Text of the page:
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Lawmakers work on bill to protect healthcare workers after nurses stabbed

Lawmakers want stricter workplace violence prevention plans at state hospitals after nurses stabbed in separate attacks.
April 24, 2014 12:00:00 AM PDT
California lawmakers that want stricter workplace violence prevention plans at state hospitals approved a bill that was brought forward Thursday.

On Sunday, two Southern California nurses were stabbed in separate attacks at local hospitals. Those two attacks have prompted legislation to better protect healthcare employees in California hospitals.

The United States Bureau of Labor Statistics reports that healthcare workers are five times more likely to be the victim of a violent act than the average worker.

"I, myself, as a physician working in a hospital, have had times when something that the patient may not be doing well and sometimes have engaged in behavior that could potentially present a danger to people working in the hospital," said state Assemblyman Richard Pan (D-Sacramento).

Cal/OSHA collects data on workplace accidents and regulates safety. However it does not collect detailed information about workplace attacks. Thursday's new bill would require Cal/OSHA to collect more details on hospital violence and report all incidents on its website.

"Unfortunately current laws specific to emergency rooms and other specific areas that the hospital chooses to deem as high risk," said state Senator Alex Padilla (D-Los Angeles). "What my bill would call for is a more comprehensive safety plan to cover all areas of the hospital and the hospital property."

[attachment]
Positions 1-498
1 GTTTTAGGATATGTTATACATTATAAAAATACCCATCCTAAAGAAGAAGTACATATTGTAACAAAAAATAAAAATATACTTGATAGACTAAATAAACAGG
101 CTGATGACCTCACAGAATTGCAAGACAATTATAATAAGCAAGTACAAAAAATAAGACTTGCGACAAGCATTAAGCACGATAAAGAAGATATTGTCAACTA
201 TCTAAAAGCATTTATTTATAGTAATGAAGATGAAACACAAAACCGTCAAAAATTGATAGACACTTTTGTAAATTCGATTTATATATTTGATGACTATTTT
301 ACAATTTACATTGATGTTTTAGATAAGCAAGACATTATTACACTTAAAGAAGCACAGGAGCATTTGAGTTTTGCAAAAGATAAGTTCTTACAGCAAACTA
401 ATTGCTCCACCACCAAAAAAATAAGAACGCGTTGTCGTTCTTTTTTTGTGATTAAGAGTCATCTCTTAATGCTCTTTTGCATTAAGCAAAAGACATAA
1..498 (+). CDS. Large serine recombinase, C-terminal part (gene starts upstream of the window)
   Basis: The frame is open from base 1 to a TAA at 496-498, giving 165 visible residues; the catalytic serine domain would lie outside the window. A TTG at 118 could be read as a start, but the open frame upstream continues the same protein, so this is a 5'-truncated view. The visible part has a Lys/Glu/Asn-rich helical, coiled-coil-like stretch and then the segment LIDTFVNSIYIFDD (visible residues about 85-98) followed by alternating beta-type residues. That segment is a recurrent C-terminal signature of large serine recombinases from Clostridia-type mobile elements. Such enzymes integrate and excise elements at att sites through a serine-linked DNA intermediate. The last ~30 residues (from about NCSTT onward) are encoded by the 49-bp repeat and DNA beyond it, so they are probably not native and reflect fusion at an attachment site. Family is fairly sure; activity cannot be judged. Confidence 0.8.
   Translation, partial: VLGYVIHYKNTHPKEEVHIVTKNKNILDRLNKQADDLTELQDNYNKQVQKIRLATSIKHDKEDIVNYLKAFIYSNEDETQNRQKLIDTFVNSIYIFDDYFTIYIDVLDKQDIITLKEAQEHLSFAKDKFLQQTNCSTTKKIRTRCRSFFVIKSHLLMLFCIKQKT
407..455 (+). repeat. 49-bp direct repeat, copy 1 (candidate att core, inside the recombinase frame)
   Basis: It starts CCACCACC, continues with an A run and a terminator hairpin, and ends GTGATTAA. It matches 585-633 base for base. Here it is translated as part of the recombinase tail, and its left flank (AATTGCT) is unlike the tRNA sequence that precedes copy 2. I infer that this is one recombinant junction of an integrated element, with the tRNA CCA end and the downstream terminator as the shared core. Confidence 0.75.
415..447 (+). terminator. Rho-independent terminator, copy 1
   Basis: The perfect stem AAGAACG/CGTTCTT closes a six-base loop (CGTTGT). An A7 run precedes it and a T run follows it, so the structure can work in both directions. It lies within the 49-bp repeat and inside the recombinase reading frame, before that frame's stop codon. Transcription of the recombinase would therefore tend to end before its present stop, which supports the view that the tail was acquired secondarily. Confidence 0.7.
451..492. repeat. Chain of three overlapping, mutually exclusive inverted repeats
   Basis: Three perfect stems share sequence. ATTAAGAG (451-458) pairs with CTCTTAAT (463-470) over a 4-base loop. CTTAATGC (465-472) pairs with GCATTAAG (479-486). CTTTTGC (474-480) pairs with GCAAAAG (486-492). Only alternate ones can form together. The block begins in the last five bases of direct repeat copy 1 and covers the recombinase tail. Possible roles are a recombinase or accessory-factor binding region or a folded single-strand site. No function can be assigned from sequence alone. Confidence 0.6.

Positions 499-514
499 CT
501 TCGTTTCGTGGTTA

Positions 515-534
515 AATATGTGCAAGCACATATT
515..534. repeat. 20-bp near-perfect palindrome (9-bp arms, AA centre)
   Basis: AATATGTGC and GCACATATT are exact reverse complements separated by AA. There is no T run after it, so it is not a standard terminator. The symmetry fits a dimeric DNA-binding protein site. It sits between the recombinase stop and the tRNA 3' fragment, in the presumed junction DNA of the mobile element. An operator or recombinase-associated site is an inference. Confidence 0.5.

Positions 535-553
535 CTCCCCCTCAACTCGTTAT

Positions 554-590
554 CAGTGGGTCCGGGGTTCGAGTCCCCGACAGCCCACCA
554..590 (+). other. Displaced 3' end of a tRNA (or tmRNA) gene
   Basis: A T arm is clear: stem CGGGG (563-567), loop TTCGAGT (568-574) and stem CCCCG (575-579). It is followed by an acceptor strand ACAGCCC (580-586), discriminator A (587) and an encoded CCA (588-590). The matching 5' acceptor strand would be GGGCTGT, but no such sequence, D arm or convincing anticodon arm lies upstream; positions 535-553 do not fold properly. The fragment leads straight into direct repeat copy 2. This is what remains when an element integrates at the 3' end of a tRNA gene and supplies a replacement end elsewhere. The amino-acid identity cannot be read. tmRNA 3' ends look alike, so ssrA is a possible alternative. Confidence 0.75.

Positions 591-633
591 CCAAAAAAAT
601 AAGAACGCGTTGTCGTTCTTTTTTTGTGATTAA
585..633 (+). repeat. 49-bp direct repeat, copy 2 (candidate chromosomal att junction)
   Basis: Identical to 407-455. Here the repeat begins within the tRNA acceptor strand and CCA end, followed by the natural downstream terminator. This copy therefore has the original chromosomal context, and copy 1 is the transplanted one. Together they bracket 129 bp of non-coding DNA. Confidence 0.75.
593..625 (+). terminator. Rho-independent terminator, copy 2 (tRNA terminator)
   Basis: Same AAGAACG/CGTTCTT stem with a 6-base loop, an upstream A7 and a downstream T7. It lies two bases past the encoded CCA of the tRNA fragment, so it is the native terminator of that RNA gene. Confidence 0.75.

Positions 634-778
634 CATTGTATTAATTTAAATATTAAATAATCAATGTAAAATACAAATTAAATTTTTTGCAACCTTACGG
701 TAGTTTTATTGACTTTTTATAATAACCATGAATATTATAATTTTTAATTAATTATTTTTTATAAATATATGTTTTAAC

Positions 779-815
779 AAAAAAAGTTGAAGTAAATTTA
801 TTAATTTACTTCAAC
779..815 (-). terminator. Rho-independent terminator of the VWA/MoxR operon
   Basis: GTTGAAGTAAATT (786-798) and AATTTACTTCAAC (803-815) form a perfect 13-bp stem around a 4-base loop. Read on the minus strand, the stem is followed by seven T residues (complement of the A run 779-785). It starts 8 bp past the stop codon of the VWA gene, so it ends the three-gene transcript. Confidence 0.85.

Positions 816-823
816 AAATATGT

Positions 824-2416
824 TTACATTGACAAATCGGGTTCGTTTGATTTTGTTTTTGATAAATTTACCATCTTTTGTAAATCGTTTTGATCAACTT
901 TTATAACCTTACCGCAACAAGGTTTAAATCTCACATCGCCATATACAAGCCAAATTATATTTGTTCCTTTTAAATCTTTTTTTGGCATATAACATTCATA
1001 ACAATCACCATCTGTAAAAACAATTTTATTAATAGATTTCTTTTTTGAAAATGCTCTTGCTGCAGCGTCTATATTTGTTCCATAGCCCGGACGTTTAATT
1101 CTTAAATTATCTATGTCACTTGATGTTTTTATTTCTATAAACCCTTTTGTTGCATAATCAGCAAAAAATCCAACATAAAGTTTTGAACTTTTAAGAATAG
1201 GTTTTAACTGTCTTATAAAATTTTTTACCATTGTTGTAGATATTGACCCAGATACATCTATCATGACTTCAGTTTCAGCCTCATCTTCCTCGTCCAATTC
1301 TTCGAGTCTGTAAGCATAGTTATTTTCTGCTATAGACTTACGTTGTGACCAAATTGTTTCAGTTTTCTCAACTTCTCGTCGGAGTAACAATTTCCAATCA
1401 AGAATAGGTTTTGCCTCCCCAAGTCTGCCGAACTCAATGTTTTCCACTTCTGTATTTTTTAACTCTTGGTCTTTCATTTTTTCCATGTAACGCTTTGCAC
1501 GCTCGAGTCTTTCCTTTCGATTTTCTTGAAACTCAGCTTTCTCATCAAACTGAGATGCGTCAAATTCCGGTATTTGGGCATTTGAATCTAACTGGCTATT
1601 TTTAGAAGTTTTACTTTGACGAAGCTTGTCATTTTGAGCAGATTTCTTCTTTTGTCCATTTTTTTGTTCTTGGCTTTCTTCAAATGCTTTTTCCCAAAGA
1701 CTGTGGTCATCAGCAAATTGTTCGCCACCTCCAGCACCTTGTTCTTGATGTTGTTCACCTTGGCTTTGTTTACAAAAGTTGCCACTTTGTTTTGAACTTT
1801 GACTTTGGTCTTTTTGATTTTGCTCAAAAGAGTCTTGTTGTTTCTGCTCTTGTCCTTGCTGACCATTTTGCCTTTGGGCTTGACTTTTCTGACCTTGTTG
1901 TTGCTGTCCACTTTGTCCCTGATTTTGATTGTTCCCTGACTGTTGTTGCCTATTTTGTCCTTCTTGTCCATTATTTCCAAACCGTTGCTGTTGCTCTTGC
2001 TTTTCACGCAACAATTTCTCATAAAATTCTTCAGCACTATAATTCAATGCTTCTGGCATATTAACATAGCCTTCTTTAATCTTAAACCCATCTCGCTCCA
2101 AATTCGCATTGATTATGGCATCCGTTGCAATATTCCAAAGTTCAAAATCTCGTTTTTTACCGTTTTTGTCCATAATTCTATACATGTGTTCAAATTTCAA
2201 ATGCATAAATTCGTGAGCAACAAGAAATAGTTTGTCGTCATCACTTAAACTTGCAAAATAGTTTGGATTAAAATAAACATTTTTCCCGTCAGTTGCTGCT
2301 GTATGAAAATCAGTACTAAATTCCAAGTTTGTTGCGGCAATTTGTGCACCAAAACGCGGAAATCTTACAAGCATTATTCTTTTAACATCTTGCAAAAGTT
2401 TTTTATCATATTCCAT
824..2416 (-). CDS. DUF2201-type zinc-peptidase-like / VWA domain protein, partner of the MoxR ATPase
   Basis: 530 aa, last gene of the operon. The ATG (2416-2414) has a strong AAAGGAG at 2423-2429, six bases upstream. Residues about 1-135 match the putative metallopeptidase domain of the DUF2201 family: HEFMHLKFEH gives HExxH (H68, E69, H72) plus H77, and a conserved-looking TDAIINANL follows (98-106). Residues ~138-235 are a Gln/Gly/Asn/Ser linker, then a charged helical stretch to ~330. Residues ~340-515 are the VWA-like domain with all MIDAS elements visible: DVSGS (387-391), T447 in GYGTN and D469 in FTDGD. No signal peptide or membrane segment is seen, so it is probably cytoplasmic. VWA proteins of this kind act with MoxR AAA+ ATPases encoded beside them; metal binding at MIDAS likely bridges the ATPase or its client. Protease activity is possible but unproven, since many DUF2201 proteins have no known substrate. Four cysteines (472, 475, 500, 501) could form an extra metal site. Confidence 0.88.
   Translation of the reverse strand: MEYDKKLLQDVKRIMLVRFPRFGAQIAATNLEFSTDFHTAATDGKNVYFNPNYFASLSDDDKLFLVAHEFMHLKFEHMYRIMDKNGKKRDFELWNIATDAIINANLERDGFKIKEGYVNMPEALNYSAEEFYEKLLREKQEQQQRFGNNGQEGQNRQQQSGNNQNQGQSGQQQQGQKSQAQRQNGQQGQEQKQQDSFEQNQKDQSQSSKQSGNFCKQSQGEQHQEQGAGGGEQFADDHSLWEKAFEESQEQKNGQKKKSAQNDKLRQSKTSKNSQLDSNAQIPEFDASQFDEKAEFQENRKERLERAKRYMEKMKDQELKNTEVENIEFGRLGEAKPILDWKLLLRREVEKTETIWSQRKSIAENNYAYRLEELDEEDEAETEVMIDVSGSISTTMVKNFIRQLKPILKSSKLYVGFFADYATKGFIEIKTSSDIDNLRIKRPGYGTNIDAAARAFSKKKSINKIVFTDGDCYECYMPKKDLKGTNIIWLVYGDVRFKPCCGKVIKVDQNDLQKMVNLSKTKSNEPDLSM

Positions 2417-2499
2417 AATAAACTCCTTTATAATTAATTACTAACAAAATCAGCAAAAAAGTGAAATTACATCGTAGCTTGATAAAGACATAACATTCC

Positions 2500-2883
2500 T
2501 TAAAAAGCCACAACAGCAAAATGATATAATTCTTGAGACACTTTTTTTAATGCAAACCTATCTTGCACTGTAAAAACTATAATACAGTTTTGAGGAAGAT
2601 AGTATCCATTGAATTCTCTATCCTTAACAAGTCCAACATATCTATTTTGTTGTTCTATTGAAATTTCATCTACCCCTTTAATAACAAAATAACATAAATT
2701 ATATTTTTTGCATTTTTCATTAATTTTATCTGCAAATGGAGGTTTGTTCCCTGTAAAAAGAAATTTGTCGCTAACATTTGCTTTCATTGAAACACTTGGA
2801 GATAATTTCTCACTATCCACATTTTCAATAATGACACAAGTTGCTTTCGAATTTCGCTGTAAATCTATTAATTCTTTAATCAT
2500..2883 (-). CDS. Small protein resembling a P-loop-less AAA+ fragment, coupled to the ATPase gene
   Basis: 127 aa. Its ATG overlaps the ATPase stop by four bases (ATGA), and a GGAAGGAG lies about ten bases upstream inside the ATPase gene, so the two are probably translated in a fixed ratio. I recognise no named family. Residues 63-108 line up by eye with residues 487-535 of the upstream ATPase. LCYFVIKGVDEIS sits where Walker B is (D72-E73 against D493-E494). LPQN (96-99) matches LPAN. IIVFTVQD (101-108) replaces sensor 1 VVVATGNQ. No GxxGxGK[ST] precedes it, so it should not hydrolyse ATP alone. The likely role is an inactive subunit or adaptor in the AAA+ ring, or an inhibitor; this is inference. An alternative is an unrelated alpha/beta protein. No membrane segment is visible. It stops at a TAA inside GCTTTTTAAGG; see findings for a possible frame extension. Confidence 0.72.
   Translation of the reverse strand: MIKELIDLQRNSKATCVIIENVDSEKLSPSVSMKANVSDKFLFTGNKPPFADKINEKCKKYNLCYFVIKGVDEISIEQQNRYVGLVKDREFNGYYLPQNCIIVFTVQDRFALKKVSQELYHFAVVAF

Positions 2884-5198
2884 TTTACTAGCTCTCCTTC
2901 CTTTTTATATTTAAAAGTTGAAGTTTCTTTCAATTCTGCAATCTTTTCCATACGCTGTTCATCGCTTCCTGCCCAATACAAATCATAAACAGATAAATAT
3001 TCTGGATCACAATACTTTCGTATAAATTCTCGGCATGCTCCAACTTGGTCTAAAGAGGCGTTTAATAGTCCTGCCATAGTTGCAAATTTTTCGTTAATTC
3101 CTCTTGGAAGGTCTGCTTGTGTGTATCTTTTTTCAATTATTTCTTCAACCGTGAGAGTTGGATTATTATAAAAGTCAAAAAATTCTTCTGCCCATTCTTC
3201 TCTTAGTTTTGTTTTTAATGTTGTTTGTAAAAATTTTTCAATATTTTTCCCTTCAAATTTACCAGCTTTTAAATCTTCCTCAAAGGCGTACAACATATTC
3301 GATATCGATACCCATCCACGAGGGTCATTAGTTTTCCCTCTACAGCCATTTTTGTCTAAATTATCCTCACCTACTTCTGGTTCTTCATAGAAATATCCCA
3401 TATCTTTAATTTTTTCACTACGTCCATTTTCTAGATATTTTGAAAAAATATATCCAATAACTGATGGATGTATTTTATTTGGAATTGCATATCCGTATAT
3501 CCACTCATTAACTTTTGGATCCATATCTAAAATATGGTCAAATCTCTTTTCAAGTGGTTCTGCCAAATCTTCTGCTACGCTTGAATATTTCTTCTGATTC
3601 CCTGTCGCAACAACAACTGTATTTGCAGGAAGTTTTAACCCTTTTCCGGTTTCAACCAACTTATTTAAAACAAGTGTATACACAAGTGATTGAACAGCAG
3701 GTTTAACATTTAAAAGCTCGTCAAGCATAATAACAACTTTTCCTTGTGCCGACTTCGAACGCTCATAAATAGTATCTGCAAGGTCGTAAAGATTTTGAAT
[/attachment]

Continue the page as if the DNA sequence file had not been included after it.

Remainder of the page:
"It's important that there are plans in place to protect the people working in hospitals. Unfortunate incidents in Southern California show that people that work in hospitals can be in actual physical danger," said Pan.

The bill was approved by the Senate Labor Committee Thursday.

The California Nurses Association/National Nurses United, the group that sponsored the bill, applauded the approval and released a statement:

"There is a critical need to have standards and protections that apply for all nurses and healthcare workers throughout the hospital, not just areas deemed by administration to be high-risk areas."

Some hospital officials are opposing the bill saying that they already have violence prevention plans in place.

The bill now goes to the Senate Health Committee on April 30.


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